(1912) Some New Iris Hybrids by Dykes (I.clarkei X I.Douglasiana)

Gardeners' Chronicle p.274, April 27, 1912



Complete dominance does not seem to prevail when two widely -separated species of Iris are crossed together. On the contrary, each character of the hybrid seems to be a compromise between the corresponding characters in the two parents. Moreover, the investigation of the results in subsequent generations is rendered impossible by the complete sterility of the hybrids, both with their own pollen and with that of either of the parents.

It is, perhaps, premature to base any conclusions on a few instances, but the results that I obtained by crossing I. chamaeiris with pollen of I. Korolkowii and I. Congialti with pollen of I. tectorum have been confirmed by a fresh cross which I now propose to describe.

In 1909 I crossed a flower of I. Clarkei which comes from an elevation of about 10,000 feet on the Himalayas in the neighbourhood of Darjeeling with pollen of a form of the Californian I. Douglasiana, which has flowers of a pale pinkish-buff colour. I must confess that I hardly expected to obtain any result from a cross between such dissimilar species. However, when the flowers appeared in due course in June, 1911, there was no doubt that the two parents had combined to form an entirely distinct new Iris. In the first place the flowers are of a curious colour, that can best, perhaps, be described as crushed strawberry — that is to say, the pinkish buff of the pollen parent, I. Douglasiana, has almost, but not quite, obscured the blue-purple of I. Clarkei, the seed parent. The bluish tinge is obviously present, and the colour is quite different from that of I. Douglasiana.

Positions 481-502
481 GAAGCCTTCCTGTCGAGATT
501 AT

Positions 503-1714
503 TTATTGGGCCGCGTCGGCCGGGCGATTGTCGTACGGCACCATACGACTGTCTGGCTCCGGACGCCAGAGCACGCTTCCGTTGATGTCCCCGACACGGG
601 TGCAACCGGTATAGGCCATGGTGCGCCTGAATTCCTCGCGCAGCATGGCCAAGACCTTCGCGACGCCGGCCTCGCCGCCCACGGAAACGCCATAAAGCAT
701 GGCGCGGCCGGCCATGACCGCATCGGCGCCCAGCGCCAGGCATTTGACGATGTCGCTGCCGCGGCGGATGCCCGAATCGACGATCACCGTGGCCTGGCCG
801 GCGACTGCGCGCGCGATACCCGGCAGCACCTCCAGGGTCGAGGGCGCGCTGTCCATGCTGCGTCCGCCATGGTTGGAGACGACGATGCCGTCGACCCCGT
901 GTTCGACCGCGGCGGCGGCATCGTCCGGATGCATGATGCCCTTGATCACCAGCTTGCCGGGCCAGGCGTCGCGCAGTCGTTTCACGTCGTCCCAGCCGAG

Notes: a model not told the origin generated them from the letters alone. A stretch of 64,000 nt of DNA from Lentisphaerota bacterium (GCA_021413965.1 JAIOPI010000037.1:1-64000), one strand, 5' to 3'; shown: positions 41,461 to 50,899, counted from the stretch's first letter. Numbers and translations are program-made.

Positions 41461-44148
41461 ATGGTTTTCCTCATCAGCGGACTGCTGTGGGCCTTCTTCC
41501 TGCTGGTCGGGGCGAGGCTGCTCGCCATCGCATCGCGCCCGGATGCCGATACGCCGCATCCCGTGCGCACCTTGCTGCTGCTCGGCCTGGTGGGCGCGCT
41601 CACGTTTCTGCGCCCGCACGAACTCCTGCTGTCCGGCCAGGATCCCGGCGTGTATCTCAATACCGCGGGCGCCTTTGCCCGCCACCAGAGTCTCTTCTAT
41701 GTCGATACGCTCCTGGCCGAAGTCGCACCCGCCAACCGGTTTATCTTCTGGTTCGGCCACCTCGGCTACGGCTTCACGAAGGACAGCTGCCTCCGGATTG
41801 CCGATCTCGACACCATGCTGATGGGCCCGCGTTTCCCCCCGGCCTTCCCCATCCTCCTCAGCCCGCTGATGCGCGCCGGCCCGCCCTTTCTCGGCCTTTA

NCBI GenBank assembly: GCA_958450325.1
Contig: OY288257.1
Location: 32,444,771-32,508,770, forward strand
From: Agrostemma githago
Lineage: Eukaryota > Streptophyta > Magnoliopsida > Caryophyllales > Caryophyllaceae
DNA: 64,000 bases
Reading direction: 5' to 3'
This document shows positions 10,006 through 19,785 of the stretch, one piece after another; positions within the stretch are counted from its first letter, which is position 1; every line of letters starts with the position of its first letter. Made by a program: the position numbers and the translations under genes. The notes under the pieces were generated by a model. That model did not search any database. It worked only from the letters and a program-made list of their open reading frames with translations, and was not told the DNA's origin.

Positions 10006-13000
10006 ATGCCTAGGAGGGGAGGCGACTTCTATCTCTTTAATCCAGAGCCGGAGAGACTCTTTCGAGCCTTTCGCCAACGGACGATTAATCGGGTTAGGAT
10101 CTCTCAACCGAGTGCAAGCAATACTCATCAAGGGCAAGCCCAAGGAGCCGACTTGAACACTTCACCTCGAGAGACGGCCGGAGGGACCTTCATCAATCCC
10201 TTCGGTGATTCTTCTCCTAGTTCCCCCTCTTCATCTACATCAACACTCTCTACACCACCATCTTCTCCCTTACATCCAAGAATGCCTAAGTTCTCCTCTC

Another obvious compromise between the characters of the two parents is found in the leaves. Those of I. Clarkei have a peculiar polished upper surface and are glaucous beneath. Moreover, they die away entirely in early autumn. Those of I. Douglasiana are of a thick, leathery texture, deep green in colour, persistent through the winter, only dying away when the fresh growths have developed in spring. They are usually more or less glaucous, at least in the early stages of their growth. The leaves of the hybrid seem unable to decide which parent they intend to follow, for the central leaves of a tuft are often entirely glaucous, while the outer leaves of the same tuft have the curiously dissimilar surfaces of I. Clarkei. This was the state of the foliage of my half-dozen plants when I began to observe them closely ; but I am sorry to say that this was not until I found flower-spikes, so that I do not know what appearance the leaves have in the early stages of their growth.

When I. Clarkei lost its leaves in September the hybrid was still quite green and vigorous, and I wondered whether it was going to follow the example of I. Douglasiana and keep its foliage until the spring. At first it seemed as though this would be so. But not long before Christmas the leaves turned yellow, and have now withered entirely away.

Another curious feature of the hybrid plant is that its flowers are mottled with a number of fine dots of a deeper shade of pinkish lavender on the blade of the falls, though there is no trace of any such dots on the flowers of either of its parents.

The standards also are mottled in the same way but more faintly. They are not held erect, as in I. Douglasiana, nor yet are they so much depressed as in I. Clarkei. They have wavy edges, which seem to result from the struggle between the plane surface of the standards of I. Douglasiana and the long, deeply-channelled haft of I. Clarkei, in the same way that the mottling appears to be the consequence of the competition for dominance of the pinkish-buff of the pollen parent and the deep blue-purple of the seed parent. W . R. Dykcs, Charterhouse, Godalming.

For more information on historic Irises visit the Historic Iris Preservation Society at

-- BobPries - 2014-07-16
Topic revision: r1 - 16 Jul 2014, BobPries
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